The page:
A few days I wrote about Charlie Morton — the Pirates’ young starter with ethereal velocity who had been knocked around quite a bit despite not walking anyone and fanning a good number. Well, meet Mitch Talbot. So far, Talbot is the anti-Morton. In two starts, he’s tallied 14 innings, three strikeouts, five walks, and an ERA in the low-3s.
The Indians acquired Talbot over the off-season from the Tampa Bay Rays for Kelly Shoppach. For years Talbot slaved in Triple-A, waiting for a job to open up in the Tampa rotation without much avail. He simply entered the organization at the wrong point in time, a year earlier and who knows what the book on Talbot would be. Here are his lines from those three separate stints in Triple-A Durham:
2007: 161 IP, 6.93 K/9, 3.30 BB/9, 4.00 FIP
2008: 161 IP, 7.88 K/9, 1.96 BB/9, 3.03 FIP
2009: 54.1 IP, 6.63 K/9, 2.98 BB/9, 3.55 FIP
Talbot battled injuries in 2009, but otherwise it’s easy to see why the Indians thought he could help their rotation now, and as such, selected him as the player in the trade rather than the younger Joseph Cruz. Anyhow, Talbot’s fastball sits in the low-90s, he tosses a cutter, and he throws a change-up that was named the best in the Rays (and before being traded to Tampa Bay) and Astros’ system for something like four years running.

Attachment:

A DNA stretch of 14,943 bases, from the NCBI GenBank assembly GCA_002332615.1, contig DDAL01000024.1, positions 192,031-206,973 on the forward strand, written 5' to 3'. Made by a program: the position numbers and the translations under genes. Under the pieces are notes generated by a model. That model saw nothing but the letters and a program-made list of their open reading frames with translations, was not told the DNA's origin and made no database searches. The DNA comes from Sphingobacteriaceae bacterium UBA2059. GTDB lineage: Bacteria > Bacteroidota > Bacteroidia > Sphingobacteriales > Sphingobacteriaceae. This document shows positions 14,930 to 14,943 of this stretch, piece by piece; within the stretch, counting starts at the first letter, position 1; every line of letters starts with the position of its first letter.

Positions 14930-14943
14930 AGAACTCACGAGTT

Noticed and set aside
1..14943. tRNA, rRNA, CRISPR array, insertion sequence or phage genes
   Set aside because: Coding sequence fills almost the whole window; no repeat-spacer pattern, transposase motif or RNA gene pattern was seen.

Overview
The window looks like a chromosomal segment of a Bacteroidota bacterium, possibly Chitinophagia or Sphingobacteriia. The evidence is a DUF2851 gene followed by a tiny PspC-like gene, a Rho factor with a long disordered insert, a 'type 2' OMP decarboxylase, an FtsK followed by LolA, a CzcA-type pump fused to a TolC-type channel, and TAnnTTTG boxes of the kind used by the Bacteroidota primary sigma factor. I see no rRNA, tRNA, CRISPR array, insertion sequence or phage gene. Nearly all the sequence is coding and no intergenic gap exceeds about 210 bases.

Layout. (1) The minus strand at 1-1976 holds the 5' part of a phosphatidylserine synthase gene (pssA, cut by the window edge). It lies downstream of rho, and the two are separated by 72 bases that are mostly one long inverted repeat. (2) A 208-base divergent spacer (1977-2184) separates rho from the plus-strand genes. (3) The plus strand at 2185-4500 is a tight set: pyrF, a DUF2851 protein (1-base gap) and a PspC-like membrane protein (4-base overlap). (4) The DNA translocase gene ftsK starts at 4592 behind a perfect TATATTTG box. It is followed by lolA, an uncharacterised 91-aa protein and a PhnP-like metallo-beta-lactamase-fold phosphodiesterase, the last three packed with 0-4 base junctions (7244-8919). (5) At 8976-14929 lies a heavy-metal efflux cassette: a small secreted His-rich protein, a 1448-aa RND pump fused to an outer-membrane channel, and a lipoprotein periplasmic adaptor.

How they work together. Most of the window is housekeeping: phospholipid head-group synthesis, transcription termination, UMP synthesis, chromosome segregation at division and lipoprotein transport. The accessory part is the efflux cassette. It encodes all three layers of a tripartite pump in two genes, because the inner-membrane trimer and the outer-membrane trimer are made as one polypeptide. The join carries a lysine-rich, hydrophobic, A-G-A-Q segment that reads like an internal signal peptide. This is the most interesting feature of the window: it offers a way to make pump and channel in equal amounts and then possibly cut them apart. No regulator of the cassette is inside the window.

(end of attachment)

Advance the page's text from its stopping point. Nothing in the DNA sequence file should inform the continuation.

It’s hard to get worked up over 14 innings, but boy, Talbot’s not missing any bats to date. A 2% swinging strike rate is absurdly low and while Talbot’s 55% GB rate is nice, he was never known to be that much of a groundball pitcher. He’s pitching like Nick Blackburn right now, except Blackburn has nearly 6% swinging strikes for his career.
Talbot has thrown a combined 58 cutters and sliders without a single whiff. Considering those two pitches are making up nearly 30% of his total pitches thrown, and that another 48% is devoted to his four-seam fastball (holder of a horrifying 3.1% whiff rate), it’s really pretty impressive that Talbot has found any success through two starts.
Don’t expect the ERA to maintain its shine if his stuff continues to show none of its own.